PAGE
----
Kevin Saltau ’01 painting the mural
Students asked Kevin Soltau ’01 to come back and point three more portraits.

Kevin Soltau ’01 will not soon forget the week he slept in the Octagon. It was the summer before his senior year, and after months of research, he was painting a mural of black alumni who’d inspired him. On a ladder, brush in hand, he worked all day and into the night.

“Security would come by, and I’d say, ‘In a couple of hours I’ll be out of here,’” Soltau says, but when he got too tired, he simply rolled out a sleeping bag and closed his eyes.

This winter a new generation of students approached Soltau with an idea: Would he come back to the Octagon and add more faces?

“At first I was hesitant,” says Soltau, a lower-school art teacher in Atlanta, who majored in fine arts at Amherst. “My original idea was that it would continue to live on through other people.” In fact, it had: over the years, two artists, including Renata Robinson-Glenn ’04, had added eight new faces.

But students wanted to meet Soltau, and he was drawn to the symmetry of their request: In selecting people for the original mural, which fills one wall in the Octagon’s Gerald Penny ’77 Center, he’d spent time on the phone with African-American alumni, hearing their stories. He agreed to come back on the condition that current students pick the new faces.

Students asked Soltau to come back and paint three more portraits.

“We wanted people we had personal connections with,” says Ajanae Bennett ’16, a member of the Black Student Union’s executive board.

Kevin Saltau ’01
Kevin Soltau ’01

Soltau arrived in February to add the images of Professor Rhonda Cobham-Sander, Dean Charri Boykin-East and the Rev. Timothy Jones ’05E—each of whom has inspired current BSU members. Jones—the Hermenia T. Gardner Bi-Semester Christian Worship Series Fellow at Amherst—was on vacation when he heard the news.

“I started screaming, ‘I’m on the wall! I’m on the wall!’” Jones says. “I can’t express how humbled I am.”

Bennett researched the many people in the mural for a Special Topics course on the Amherst black experience. “It means a lot,” she says, “to see black alumni who have done so much for their communities.”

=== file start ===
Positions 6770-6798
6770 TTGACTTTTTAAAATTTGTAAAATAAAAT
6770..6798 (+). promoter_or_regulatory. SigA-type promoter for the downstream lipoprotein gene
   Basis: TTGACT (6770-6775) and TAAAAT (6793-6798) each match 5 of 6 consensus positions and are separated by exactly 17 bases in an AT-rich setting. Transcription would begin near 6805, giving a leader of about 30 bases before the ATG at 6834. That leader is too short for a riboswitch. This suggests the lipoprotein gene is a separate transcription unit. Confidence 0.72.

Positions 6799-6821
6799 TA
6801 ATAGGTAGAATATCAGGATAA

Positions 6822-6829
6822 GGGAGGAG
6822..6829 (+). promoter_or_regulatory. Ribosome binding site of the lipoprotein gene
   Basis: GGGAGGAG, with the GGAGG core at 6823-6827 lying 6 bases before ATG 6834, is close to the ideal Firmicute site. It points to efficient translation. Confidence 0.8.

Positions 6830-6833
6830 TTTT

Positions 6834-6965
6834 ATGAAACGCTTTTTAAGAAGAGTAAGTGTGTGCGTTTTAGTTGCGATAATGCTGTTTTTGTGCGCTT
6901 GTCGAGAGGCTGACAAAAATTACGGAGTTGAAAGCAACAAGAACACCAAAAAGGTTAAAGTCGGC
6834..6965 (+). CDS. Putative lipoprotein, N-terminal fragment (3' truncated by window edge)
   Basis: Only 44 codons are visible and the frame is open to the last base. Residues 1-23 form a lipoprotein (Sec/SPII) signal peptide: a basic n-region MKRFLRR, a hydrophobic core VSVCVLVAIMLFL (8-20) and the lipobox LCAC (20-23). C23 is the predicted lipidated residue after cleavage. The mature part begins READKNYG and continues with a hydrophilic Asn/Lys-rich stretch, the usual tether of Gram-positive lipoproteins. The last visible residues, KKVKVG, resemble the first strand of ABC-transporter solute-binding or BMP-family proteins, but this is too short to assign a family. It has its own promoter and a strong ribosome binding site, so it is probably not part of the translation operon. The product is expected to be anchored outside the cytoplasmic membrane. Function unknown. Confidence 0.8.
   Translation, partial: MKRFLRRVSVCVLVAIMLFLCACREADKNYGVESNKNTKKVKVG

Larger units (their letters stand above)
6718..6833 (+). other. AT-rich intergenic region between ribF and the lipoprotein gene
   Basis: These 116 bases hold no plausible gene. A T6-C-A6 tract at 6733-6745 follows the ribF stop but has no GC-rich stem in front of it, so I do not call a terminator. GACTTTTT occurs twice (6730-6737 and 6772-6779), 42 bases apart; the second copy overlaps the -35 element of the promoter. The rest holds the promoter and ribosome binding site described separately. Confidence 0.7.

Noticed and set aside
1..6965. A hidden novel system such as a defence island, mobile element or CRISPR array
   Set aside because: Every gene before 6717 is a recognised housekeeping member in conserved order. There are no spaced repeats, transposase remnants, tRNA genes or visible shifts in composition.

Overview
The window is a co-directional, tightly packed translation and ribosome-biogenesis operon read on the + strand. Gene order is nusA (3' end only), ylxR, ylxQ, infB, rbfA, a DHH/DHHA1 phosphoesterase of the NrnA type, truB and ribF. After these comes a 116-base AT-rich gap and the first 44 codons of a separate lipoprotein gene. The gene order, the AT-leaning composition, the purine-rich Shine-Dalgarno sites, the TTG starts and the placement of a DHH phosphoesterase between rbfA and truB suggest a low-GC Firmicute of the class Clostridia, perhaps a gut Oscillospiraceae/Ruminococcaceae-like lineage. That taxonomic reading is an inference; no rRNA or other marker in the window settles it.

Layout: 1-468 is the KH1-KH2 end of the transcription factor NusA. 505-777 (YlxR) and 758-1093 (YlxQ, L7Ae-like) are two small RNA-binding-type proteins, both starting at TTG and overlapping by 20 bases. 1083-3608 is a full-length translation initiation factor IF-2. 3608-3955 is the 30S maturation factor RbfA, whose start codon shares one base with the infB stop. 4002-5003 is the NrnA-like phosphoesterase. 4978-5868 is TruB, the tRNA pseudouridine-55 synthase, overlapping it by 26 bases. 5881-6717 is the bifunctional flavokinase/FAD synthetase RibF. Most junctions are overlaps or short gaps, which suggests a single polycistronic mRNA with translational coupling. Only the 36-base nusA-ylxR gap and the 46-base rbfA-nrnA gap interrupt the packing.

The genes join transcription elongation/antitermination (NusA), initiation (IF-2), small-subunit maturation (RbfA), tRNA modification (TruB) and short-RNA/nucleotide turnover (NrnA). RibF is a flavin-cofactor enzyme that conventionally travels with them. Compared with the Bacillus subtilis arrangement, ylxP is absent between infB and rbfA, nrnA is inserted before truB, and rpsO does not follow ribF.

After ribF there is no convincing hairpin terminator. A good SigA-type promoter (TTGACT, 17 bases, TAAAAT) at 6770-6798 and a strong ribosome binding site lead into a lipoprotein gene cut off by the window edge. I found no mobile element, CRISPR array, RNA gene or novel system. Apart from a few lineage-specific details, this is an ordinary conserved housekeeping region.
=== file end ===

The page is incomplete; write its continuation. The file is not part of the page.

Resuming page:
She hopes to see herself there someday. “It’s beyond inspiring,” Bennett says of the artwork. “It makes me realize what I can do after Amherst and who I can become. It’s propelling me.”

Who's Who on the Wall?

Octagon Mural

1: ONAWUMI JEAN MOSS retired in 2006 as associate dean of students at Amherst. She is a wellknown storyteller.

2: CAN YOU identify this person? Email magazine@amherst.edu.

3: BONNIE JENKINS ’82 is coordinator for threat reduction programs at the State Department. She served in the Naval Reserve and on the 9/11 Commission.

4: CAN YOU identify this person? Email magazine@amherst.edu.

5: ALLISON MOORE-LAKE ’82 is deputy director of the Westchester Children’s Association.

6: LISA EVANS ’85 is scientific workforce diversity officer at the National Institutes of Health.

7: CAN YOU identify this person? Email magazine@amherst.edu.

8: MARGARET VENDRYES ’84, now an associate professor at York College, was Soltau’s adviser on the mural.

9: TARA (FULLER) LAMOURT ’80 is an oil painter who launched the company Handmade By Design.

10: EDWARD JONES, class of 1826, he College’s first African-American graduate, became principal of the Fourah Bay Christian Association in Sierra Leone.

11: DR. CHARLES DREW ’26 discovered the chemical method for preserving blood. As a leader in his field, he protested racial segregation in blood donation.

12: WILLIAM HASTIE ’25 was the first African-American to serve as governor of the U.S. Virgin Islands and as a federal judge for the U.S. Court of Appeals.

13: MERCER COOK ’25 was the first American ambassador to Gambia. He was also ambassador to Senegal and Niger.

14: CHARLES HAMILTON HOUSTON, class of 1915, was the legal architect of Brown v. Board of Education. He was known as “the man who killed Jim Crow.”

15: RHONDA COBHAM-SANDER is the Emily C. Jordon Folger Professor of Black Studies and English at Amherst.

16: DR. CUTHBERT SIMPKINS II ’69 is a trauma surgeon and professor of medicine who also wrote a biography of John Coltrane.

17: JESSE WARR ’69 is proprietor of a San Francisco Bay Area sightseeing service.

18: HAROLD WADE JR. ’68 wrote Black Men of Amherst, published in 1976, two years after his death.

19: SONYA CLARK ’89 is an award-winning artist who chairs the craft and material studies department at Virginia Commonwealth University School of the Arts.

20: ANTHONY JACK ’07, a sociologist, studies the experiences of low-income, first-generation undergraduates at elite schools.

21: CAN YOU identify this person? Email magazine@amherst.edu.

22: HENRY G. RHONE ’68 is retired as vice provost for student affairs at Virginia Commonwealth University.

23: WAYNE WORMLEY ’72 has a management consulting firm and is interim dean of professional studies and workforce development at Bunker Hill Community College.

24: UTHMAN F. MUHAMMAD ’70, P’99, ’02 (formerly C.P. Ward) is an educator and a community, political and Islamic (Mu’min) activist.

25: WILLIAM CLARENCE ROBINSON III ’68 was a real estate broker.

26: TIMOTHY JONES ’05E is senior pastor at Community Baptist Church in New Haven.

27: CHARRI BOYKIN-EAST is Amherst’s senior associate dean of students.

28: GEORGE JOHNSON ’73 is dean emeritus of the Elon University School of Law.